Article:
5148

Displacement Map filter using cloud noise:
5149

-Rob A>

Ghalev
07-11-2008, 05:47 PM
The three methods I tend to use (depending on what I want) are:

Thankee; more grist for the mill in my head (ow. ow. ow. ow. ahhh.).

RPMiller
07-11-2008, 07:15 PM
So did TSR really produce those maps in nonphoto blue to prevent xeroxing or did they just like the color? Inquiring minds want to know. ;)

RobA
07-11-2008, 08:44 PM
I'd think, yes. It was to prevent copying.

-Rob A>

Ghalev
07-11-2008, 11:36 PM
So did TSR really produce those maps in nonphoto blue to prevent xeroxing [...]

Yeah. For similar reasons, they did many runs of the official AD&D character sheets on paper with a fairly heavy orangey-browney background that was difficult to photocopy (without great care it would produce a muddy swamp of grey mess), and in some later things they used red screens for similar reasons, since red photocopies as almost-black.

I'm just glad they grew out of their "Blue Period" in time to do awesome maps like the I6: Ravenloft plans :)

delgondahntelius
07-12-2008, 02:39 PM
OH man I6 RULED as a map when it came out ... I LOVED that map and it was a fun (?deadly?) adventure too... but I sooo fell in love with that map... we should have a gimp tutorial on creating one of those maps!! ... probably be easier in Illustrator tho ... more than PS or GIMP ... or actually I imagine that you could knock one out in Google Draw pretty quick...

nophoto blue... the earliest form of anti-piracy protection :) ... you can't hardly find any nophoto blue pencils or anthing like that anymore.. I know.. I've tried on a number of occasions in the past couple years.. I finally gave up ... just sketch with some blue colored pencils... :D

Ghalev
07-12-2008, 03:09 PM
... probably be easier in Illustrator tho ...

It is, yes.

delgondahntelius
07-12-2008, 07:42 PM
Illustrator just takes soooo long to get used too and to learn.... you see even less tutorials about mapping with Illustrator than you do with CC3... on here that is... I was hoping to put together some when I get the time... it really does help you learn if you make a 'tutorial' about what you are doing... I've been using Xara for a week now and I already feel more comfortable using that than I do my illustrator... for making map objects....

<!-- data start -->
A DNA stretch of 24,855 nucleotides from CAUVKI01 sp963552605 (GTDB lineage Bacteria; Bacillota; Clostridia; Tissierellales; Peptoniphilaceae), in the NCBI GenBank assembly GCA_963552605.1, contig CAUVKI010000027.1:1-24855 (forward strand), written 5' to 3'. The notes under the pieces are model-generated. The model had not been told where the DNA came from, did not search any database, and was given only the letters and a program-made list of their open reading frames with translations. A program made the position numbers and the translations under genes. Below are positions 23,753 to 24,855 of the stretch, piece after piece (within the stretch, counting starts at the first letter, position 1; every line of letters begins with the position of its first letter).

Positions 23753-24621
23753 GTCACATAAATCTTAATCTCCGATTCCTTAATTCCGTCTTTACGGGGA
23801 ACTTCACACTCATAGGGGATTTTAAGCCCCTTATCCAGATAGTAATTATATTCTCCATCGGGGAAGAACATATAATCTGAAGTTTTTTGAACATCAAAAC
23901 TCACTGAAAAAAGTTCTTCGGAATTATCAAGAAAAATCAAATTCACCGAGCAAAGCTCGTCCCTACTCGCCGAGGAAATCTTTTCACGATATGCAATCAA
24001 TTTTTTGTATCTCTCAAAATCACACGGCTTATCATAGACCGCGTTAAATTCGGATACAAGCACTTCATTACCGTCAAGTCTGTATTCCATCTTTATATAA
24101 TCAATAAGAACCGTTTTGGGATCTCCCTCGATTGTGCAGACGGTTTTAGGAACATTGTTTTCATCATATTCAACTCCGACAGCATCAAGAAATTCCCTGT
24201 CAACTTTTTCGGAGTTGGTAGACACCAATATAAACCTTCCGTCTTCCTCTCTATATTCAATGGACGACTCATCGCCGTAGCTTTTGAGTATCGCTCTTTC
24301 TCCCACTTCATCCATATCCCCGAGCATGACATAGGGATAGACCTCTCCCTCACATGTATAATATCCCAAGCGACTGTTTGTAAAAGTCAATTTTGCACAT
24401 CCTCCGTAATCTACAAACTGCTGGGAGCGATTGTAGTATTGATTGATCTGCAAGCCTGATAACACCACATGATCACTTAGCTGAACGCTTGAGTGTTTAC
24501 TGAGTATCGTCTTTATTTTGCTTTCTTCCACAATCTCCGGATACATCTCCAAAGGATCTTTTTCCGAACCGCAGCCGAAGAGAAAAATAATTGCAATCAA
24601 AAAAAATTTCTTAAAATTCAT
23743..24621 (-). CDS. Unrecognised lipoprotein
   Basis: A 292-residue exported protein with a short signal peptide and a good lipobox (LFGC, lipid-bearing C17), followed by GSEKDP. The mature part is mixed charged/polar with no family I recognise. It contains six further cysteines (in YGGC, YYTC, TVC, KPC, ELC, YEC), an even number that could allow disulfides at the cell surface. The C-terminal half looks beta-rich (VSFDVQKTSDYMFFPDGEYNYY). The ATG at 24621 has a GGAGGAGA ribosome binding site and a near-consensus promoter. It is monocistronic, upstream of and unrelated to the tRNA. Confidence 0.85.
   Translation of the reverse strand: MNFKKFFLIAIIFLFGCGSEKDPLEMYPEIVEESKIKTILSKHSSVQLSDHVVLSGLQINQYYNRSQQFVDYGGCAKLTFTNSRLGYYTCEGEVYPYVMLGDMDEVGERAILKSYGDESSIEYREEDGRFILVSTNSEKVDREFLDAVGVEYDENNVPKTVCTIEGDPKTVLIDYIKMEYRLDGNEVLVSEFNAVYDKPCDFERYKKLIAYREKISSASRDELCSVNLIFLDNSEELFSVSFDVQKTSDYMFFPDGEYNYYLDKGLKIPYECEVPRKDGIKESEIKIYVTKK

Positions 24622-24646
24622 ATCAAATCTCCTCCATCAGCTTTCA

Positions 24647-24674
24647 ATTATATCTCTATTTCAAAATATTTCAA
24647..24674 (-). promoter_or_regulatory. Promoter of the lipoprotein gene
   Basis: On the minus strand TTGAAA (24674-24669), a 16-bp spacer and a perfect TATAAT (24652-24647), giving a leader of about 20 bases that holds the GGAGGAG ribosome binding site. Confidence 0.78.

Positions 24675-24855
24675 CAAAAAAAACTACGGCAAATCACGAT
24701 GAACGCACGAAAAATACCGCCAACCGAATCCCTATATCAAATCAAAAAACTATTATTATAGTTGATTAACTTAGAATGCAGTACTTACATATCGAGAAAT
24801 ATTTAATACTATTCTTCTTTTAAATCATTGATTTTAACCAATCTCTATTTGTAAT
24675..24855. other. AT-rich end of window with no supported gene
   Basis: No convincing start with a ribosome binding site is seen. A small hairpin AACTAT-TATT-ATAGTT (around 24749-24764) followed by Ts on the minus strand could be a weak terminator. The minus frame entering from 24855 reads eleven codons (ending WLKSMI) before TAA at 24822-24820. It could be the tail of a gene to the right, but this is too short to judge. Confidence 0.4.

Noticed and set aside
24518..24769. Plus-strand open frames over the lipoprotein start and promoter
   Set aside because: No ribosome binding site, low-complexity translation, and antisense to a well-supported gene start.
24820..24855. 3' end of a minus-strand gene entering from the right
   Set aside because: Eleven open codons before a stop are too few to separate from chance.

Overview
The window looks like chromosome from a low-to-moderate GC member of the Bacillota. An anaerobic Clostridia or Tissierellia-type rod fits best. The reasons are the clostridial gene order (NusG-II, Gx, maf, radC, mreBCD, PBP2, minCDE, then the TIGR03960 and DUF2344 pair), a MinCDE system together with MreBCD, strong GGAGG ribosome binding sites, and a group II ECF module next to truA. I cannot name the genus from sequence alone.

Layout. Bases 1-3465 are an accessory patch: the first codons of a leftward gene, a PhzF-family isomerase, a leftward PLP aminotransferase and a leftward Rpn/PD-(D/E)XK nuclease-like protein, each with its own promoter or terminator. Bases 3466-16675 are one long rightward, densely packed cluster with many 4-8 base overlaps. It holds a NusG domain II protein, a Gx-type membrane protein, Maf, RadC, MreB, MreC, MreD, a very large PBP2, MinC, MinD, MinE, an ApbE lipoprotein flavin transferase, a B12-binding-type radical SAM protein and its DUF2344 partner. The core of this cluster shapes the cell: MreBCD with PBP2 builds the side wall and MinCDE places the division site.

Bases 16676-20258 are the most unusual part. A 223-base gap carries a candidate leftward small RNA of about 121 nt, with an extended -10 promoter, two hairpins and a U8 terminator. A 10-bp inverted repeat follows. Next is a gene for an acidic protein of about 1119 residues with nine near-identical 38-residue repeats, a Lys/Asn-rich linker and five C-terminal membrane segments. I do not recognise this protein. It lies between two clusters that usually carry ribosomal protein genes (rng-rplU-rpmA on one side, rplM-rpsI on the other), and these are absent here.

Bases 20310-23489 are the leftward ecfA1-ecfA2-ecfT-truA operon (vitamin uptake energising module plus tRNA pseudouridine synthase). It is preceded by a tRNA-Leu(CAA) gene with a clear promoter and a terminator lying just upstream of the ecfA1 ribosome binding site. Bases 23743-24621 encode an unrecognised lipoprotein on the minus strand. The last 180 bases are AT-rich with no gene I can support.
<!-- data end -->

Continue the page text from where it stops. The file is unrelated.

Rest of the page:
sorry to jack your thread torstan, I'll shut up now :D

Redrobes
07-12-2008, 08:08 PM
I think it was Torstan who had a tut up recently and used some blue pencil sketches so that when scanned he could remove the blue lines. I thought that was such a good idea I went and bought a fine art blue pencil. I didn't know about nophoto pencils tho. Any ole blue close to the pure B in RGB would do tho right ? Will try that technique out soon to be sure.

delgondahntelius
07-12-2008, 08:17 PM
yes... I've done it plenty of times... I used derwent watercolour pencil blue... spectrum blue I believe the name is... you can adjust the levels in your scan so they won't even appear... that's how i've done it in the past anyways...

Redrobes
07-12-2008, 08:21 PM
Oh excellent as that is what I have. A number 32 I believe :) thanks for the info. I also bought this weird blue one too in case that didn't work so well. Solid paint pencil - never seen one before. Couldn't resist it actually, sucker that I am for small inexpensive widgety things...

Ghalev
07-12-2008, 10:01 PM
With a photocopier, it has to be blue, because of the blue glass plate within the machine itself (which is also what causes red to go "black"). But with a scanner things are a lot more flexible ... A lot of [the hand-drawn elements in] my maps were actually drawn in magenta, orange, blue, green or other colors using markers, for example, precisely for that reason ... it's a snap for Photoshop to suck away or isolate the color.

RPMiller